14.    Who is responsible for training volunteers? What experience and certifications do those instructors have?
 
15.      What steps has HHS taken to ensure that the individuals responsible for training new volunteers are knowledgeable about the historic and current problems at UAC facilities, including the heightened risk of abuse and any ongoing safety concerns at the specific facilities where volunteers are being placed?
 
Thank you for your attention to this important matter. Should you have questions, please contact Daniel Boatright or Daniel Parker of Ranking Member Grassley’s staff at 202-224-5225 or Marisa Morin of Chairman Wyden’s staff at 202-224-5244.
 
Sincerely,
 
-30-



[1] 6 U.S.C. § 279
[2] U.S. Department of Health and Human Services, Office of Inspector General, The Office of Refugee Resettlement’s Incident Reporting System Is Not Effectively Capturing Data To Assist Its Efforts To Ensure the Safety of Minors in HHS Custody, OIE-09-18-00430, June 2020. https://oig.hhs.gov/oei/reports/oei-09-18-00430.asp
[3] 6 U.S.C. § 279
[4] Camilo Montoya-Galvez, U.S. Races to Find Bed Space for Migrant Children as Number of Unaccompanied Minors in Government Custody Hits 15,500, CBS News (Mar. 21, 2021), https://www.cbsnews.com/news/immigration-migrant-children-in-border-patrol-custody-hits-15500/.
[5] Nomaan Merchant and Paul J. Weber, “State: Water may be unsafe at Texas site for migrant teens” ABC News (March 19, 2021), https://abcnews.go.com/US/wireStory/state-water-unsafe-texas-site-migrant-teens-76569422.
[6] United States Dep’t of Health and Hum. Res., Report on Sexual Abuse and Sexual Harassment Involving Unaccompanied Alien Children: 2015/2016 (Jan. 17, 2020), https://www.hhs.gov/programs/social-services/unaccompanied-children/uac-sexual-abuse-report-2015-2016/index.html; Garance Burke & Martha Mendoza, ‘A Moral Disaster’: AP Reveals Scope of Migrant Kids Program, AP News (Dec. 20, 2018), https://apnews.com/article/a857e04de9bc4871995b65784ed7ccd8.
[7] Caitlin Owens, Stef W. Knight, and Harry Stevens, “Thousands of migrant youth allegedly suffered sexual abuse in U.S. Custody” Axios (February 26, 2019), https://www.axios.com/immigration-unaccompanied-minors-sexual-assault-3222e230-29e1-430f-a361-d959c88c5d8c.html.
[8] Aura Bogado, Patrick Michels, Vanessa Swales & Edgar Walters, Separated Migrant Children are Headed Toward Shelters That Have a History of Abuse and Neglect, The Texas Tribune (June 20, 2018), https://www.texastribune.org/2018/06/20/separated-migrant-children-are-headed-toward-shelters-history-abuse-an/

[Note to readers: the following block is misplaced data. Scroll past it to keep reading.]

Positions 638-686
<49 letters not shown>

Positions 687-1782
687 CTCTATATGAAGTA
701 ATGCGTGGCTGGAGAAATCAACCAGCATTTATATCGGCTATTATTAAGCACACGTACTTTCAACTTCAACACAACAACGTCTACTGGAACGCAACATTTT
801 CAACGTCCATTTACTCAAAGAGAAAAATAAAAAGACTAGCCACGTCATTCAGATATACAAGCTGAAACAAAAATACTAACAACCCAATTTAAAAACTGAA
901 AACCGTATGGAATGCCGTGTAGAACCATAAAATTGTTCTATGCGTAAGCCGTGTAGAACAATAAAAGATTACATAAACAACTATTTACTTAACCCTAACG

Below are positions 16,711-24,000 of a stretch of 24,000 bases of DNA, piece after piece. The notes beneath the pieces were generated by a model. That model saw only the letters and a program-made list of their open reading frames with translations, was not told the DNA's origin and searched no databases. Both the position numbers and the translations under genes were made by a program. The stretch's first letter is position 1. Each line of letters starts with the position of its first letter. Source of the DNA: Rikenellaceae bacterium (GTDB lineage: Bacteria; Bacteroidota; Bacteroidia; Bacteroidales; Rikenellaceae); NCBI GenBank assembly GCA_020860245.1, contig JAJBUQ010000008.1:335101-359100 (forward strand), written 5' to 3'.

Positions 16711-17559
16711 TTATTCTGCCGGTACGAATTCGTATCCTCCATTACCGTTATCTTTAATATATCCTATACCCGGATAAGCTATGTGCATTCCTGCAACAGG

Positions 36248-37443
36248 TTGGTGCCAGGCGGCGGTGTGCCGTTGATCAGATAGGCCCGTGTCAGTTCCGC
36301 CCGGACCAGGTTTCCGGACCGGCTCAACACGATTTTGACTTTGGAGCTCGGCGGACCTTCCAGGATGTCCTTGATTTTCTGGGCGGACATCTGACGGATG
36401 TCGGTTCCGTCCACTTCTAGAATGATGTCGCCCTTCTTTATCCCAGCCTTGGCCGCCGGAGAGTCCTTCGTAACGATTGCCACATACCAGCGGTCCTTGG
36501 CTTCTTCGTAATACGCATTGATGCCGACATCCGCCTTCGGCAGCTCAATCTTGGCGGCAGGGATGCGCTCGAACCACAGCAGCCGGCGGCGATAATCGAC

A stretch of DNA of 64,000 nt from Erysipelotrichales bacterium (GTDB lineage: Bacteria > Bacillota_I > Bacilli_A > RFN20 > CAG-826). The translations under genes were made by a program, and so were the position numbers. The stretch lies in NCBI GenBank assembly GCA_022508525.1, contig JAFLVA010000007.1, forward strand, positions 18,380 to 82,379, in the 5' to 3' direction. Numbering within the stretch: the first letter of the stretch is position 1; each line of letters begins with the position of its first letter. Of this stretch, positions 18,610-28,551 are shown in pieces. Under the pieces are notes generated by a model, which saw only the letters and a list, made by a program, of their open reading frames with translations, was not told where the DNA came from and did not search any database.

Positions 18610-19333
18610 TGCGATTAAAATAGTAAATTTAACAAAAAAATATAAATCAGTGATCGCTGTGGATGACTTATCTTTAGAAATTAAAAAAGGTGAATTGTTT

[9] Aura Bogado, Patrick Michels, Vanessa Swales & Edgar Walters, Separated Migrant Children are Headed Toward Shelters That Have a History of Abuse and Neglect, The Texas Tribune (June 20, 2018), https://www.texastribune.org/2018/06/20/separated-migrant-children-are-headed-toward-shelters-history-abuse-an/
[10] Russell Falcon, Gov. Greg Abbott: State Agencies Received Tips About Child Migrants Being Sexually Abused, Neglected at San Antonio Facility, KXAN News (Apr. 7, 2021), https://www.kxan.com/news/texas-politics/texas-gov-greg-abbott-to-address-surge-of-unaccompanied-minors-at-u-s-border-on-wednesday/.
[11] U.S. Department of Health and Human Services, Office of Inspector General, The Office of Refugee Resettlement’s Incident Reporting System Is Not Effectively Capturing Data To Assist Its Efforts To Ensure the Safety of Minors in HHS Custody, OIE-09-18-00430, June 2020. https://oig.hhs.gov/oei/reports/oei-09-18-00430.asp.
[12] “Memorandum from Kathleen M. McGettigan, Acting Director, United States Office of Personnel Management to Head of Executive Department and Agencies (Mar. 25, 2021), https://www.chcoc.gov/content/detail-opportunity-information-departmentagency-leadership.
[13] Field Program Specialist, USA Jobs (Mar. 25, 2021), https://www.usajobs.gov/GetJob/ViewDetails/596318100.
[14] Id.
[15] Id.
[16] Dan Diamond, HHS employee dies while helping at shelter for unaccompanied migrant children in Houston, Washington Post (April 18, 2021), https://www.washingtonpost.com/health/2021/04/18/hhs-official-dies-shelter-migrant-children/.